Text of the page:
Frederick Walter Birt was a Suffolk man who worked as an agricultural labourer before joing the Royal Navy in 1893. After leaving the service he married in Suffolk in 1907, going to have two sons by 1911 when he was a lamplighter. His wife died that year and in 1920 he and his sons moved to Chelmsford where he found a job at Hoffmann's bearings factory. He married again the following year and by 1925 was living in West Avenue, his home until his death in October 1942 when he was fatally injured during an air raid on Hoffmann's.
Frederick was born in Martlesham, Suffolk on 4th April 1878, the son of Henry Birt and Sarah Ann Birt (nee Stevenson).
In 1881 the census found Frederick, aged 3, living with his parents and two older siblings in Marlesham where his father was an agricultural labourer. Ten years later Frederick was recorded by the next census still in the village, living with his parents and edler brother. Frederick was an agricultural labourer, as was his father and brother. In 1893 Frederick joined the Royal Navy, but had left by 1901 when the census described him as a ‘navy pensioner’, living in Martlesham, with his widowed father.
In 1906 Frederick’s father died, and the following year Frederick married Elizabeth Buttery in Suffolk. Elizabeth already had a son Alfred Arthur Buttery. Frederick and Elizabeth went on to have two sons, both born in Woodbridge, Suffolk: Walter George Birt (born on 25th April 1908) and Wilfred Harry Birt (born in 1911).
The 1911 census listed 32 year-old Frederick living with his wife, two sons and a boarder at 20 Bredfield Street in Woodbridge. Frederick was a lamplighter. Frederick’s wife died later that year.
Frederick moved to Chelmsford around 1920. In 1921 he married Annie Maria Bailey in Essex and by February 1925 they were living at 13 West Avenue in Chelmsford, with Frederick working as a machinist at Hoffmann’s ball-bearings factory in the town.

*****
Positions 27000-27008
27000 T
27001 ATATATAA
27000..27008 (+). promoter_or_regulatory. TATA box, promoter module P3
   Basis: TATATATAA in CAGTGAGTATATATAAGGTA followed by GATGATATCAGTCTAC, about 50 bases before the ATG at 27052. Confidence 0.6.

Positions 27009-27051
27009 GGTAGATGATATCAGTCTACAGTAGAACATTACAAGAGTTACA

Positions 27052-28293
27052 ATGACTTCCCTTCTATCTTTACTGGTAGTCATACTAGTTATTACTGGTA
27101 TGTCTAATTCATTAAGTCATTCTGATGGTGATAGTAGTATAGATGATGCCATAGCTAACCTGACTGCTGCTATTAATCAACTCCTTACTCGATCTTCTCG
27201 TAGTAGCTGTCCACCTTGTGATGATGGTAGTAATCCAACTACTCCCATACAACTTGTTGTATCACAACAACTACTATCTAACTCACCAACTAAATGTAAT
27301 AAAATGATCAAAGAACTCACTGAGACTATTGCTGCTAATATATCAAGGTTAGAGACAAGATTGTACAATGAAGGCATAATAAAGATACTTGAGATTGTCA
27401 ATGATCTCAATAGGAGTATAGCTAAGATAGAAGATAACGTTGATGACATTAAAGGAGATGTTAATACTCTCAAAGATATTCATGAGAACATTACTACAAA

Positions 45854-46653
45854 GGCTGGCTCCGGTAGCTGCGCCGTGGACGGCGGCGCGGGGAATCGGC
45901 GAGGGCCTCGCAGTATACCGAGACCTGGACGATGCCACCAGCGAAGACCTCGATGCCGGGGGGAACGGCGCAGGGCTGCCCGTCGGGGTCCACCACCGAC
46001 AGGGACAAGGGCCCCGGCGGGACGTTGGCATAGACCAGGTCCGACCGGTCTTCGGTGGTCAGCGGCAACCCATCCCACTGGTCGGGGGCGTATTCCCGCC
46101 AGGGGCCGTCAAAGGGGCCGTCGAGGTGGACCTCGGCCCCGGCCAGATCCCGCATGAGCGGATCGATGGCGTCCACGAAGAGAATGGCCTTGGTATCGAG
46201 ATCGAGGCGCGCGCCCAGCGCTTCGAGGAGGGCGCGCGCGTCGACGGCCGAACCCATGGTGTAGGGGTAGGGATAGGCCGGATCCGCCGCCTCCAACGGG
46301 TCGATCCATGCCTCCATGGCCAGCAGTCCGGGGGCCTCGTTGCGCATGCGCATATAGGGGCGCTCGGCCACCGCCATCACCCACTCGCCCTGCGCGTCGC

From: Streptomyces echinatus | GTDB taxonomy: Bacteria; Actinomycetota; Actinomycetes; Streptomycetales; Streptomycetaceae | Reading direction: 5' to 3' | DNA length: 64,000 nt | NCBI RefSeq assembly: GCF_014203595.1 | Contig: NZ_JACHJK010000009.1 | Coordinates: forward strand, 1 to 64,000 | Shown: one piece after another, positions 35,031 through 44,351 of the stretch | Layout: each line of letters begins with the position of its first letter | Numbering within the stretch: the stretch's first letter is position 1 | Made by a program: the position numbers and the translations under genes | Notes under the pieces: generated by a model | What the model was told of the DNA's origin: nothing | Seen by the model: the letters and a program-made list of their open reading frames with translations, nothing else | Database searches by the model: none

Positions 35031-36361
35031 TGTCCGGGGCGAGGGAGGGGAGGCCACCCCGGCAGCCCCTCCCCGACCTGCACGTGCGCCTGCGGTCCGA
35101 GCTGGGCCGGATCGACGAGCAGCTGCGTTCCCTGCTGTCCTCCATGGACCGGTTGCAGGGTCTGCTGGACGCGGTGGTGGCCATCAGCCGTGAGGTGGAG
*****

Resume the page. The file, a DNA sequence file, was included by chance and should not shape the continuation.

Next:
In 1941 Frederick's younger son Wilfred was captured in Crete by the Germans while serving as a Corporal with the Royal Army Service Corps.
Hoffmann’s was a target for the German air force throughout the war. At 10.59 a.m. on 19th October 1942 a lone German Dornier Do 217E aircraft approached Chelmsford from the east at an altitude of around a thousand feet. Taking advantage of low cloud and poor visibility, typical of a misty autumn morning, the aircraft dropped to around a 150 feet to make a bombing run on Hoffmann’s approximately along the line of one of the factory’s railway sidings.
Almost immediately Hoffmann’s light machine defences opened up on the raider, but other army posts were unable to fire their Bofors guns at the aircraft because of its extremely low altitude - the gunners would have been firing in the direction of nearby buildings and people. The Dornier was able to release two 500 Kg SC high explosive bombs on the works, with delayed actions of about twenty seconds, and machine gun the ground. With its bombs released the aircraft turned north-eastwards, circled to the north of Chelmsford and made off due east towards the coast, apparently unscathed.
Those on the ground were not so fortunate. One of the bombs scored a direct hit on the factory. It penetrated the roof and exploded in the recently completed Cage & Assembly Shop, (part of Hoffmann’s ‘C factory’, to the north of Rectory Lane). The other bomb deflected off the factory’s roof and exploded amongst houses in neighbouring Henry Road.
Four people died as a result of the bomb at Hoffmann’s, including 64 year-old Frederick, and another five were killed at Henry Road which lay at the western edge of the factory.
As well as the four fatalities the Hoffmann’s bomb resulted in six seriously injured, and 43 men and 16 women slightly hurt. Casualties would have been far higher but for the excellent civil defence arrangements at the factory which meant that many of the factory workers were inside air raid shelters when the bomb struck.
Frederick is thought to have been caught in the open by the blast, and to have been buried under rubble. He died two days later at the Chelmsford & Essex Hospital. His home was still at 13 West Avenue.
Frederick’s funeral service was held at All Saints’ Church in King’s Road, Chelmsford on 27th October with burial afterwards at Chelmsford Borough Cemetery (grave: A7387).
A local newspaper reported:
"THE LATE MR F. W. BIRT. The interment took place on Tuesday of Mr Frederick Walter Birt, of 13 West Avenue, the victim of enemy action. Aged 64, he was native of Martlehsam (Suffolk), but had lived in Chelmsford fer 22 years, being empfoyed at the Hoffmann Works. He leaves a widow and two sons, one of whom. Cpj. W. H. Birt, a priioncr of war in Germany: Service at All Saints', Boarded Barns, the interment at Writtle Road Cemetery."
Frederick's widow died in 1970.
Frederick Walter BIRT, Civilian
Fatally injured during an air raid on Hoffmann s factory, Chelmsford. Aged 64